In 2008, the El Dorado refinery signed a Consent Administrative Order (“CAO”) that was in effect through 2009 with the State of Arkansas with regard to wastewater discharges. In conjunction with three other area dischargers, including the city of El Dorado Water Utilities, the El Dorado refinery applied for and was granted a National Pollutant Discharge Elimination System ("NPDES") permit for a combined discharge to the Ouachita River. The permit was contested by several environmental groups and other parties but ultimately upheld by the State of Arkansas Supreme Court in late 2010. The El Dorado refinery is party to an agreement with the other three dischargers to design, construct and jointly operate a 23 mile wastewater pipeline to convey the treated,
commingled waste water to the Ouachita River. Construction of the pipeline is underway and it is expected to be completed in 2013. The EPA was not a party to the Arkansas CAO and in late 2011 referred an enforcement action to the DOJ with regard to historical and on-going waste water discharges. We are in discussions with the EPA and the DOJ regarding what, if any, penalties and/or interim actions may be necessary but do not believe such requirements would have a material adverse effect upon our business, financial condition or operations.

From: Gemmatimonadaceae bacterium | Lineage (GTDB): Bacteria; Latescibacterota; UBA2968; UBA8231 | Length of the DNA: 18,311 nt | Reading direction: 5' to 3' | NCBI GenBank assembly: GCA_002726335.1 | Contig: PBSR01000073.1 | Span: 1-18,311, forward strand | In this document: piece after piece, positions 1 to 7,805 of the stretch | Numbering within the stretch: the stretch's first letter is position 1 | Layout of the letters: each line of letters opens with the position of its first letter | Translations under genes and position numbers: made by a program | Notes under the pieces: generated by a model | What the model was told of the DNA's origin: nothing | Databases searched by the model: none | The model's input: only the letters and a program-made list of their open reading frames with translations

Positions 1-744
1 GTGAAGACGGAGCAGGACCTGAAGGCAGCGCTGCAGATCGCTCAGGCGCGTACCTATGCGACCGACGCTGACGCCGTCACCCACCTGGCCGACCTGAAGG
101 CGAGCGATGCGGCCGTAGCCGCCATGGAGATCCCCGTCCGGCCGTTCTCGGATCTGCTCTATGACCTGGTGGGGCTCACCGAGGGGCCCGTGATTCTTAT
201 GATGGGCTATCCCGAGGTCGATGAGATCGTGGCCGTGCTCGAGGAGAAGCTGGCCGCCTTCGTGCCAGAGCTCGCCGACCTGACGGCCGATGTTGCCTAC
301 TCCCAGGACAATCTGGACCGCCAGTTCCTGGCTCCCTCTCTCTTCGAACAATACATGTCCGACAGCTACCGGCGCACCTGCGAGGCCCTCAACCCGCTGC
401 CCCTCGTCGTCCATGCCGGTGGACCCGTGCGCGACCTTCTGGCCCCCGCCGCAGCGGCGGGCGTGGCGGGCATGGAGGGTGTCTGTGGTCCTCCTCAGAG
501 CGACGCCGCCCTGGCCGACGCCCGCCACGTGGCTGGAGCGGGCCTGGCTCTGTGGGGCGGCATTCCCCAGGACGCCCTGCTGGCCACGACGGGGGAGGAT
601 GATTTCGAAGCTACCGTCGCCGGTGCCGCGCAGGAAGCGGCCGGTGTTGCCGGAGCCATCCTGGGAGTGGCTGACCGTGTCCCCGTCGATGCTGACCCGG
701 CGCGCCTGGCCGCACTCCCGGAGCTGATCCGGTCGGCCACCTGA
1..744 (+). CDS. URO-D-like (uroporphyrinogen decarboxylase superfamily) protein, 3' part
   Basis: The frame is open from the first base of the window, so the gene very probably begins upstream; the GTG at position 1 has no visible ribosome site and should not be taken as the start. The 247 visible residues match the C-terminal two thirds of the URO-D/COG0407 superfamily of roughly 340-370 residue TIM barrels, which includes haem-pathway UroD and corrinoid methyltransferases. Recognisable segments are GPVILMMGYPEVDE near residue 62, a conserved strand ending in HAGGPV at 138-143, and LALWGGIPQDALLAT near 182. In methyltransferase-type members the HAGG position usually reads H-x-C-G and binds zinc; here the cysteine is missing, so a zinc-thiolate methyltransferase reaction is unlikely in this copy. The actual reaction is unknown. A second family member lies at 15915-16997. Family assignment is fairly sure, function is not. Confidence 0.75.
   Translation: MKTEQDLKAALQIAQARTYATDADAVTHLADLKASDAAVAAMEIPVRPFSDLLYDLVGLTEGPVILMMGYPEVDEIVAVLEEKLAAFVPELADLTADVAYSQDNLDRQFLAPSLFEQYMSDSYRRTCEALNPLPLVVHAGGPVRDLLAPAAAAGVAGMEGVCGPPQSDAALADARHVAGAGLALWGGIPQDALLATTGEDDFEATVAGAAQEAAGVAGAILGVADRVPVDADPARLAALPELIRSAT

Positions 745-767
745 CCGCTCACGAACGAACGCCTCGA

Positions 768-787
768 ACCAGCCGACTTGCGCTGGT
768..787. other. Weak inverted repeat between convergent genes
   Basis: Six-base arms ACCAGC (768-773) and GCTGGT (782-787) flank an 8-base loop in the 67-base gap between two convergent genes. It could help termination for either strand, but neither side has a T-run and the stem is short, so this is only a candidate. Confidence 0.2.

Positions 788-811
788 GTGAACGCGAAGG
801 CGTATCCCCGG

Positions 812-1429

The EPA issued final rules for gasoline formulation that required the reduction of average benzene content by January 1, 2011 and the reduction of maximum annual average benzene content by July 1, 2012. We completed a project at the Tyler refinery in the fourth quarter 2010 to partially reduce gasoline benzene levels. However, it will be necessary for us to purchase credits to fully comply with these content requirements for the Tyler refinery. Although credits were acquired that cover our current obligation, there can be no assurance that such credits will be available in the future or that we will be able to purchase available credits at reasonable prices. Additional benzene reduction projects may be implemented to reduce or eliminate our need to purchase benzene credits depending on the availability and cost of credits. A project to reduce gasoline benzene levels below the required compliance level was completed at the El Dorado refinery in June 2011 and credits generated by that refinery can be used to partially meet the Tyler refinery's credit requirement.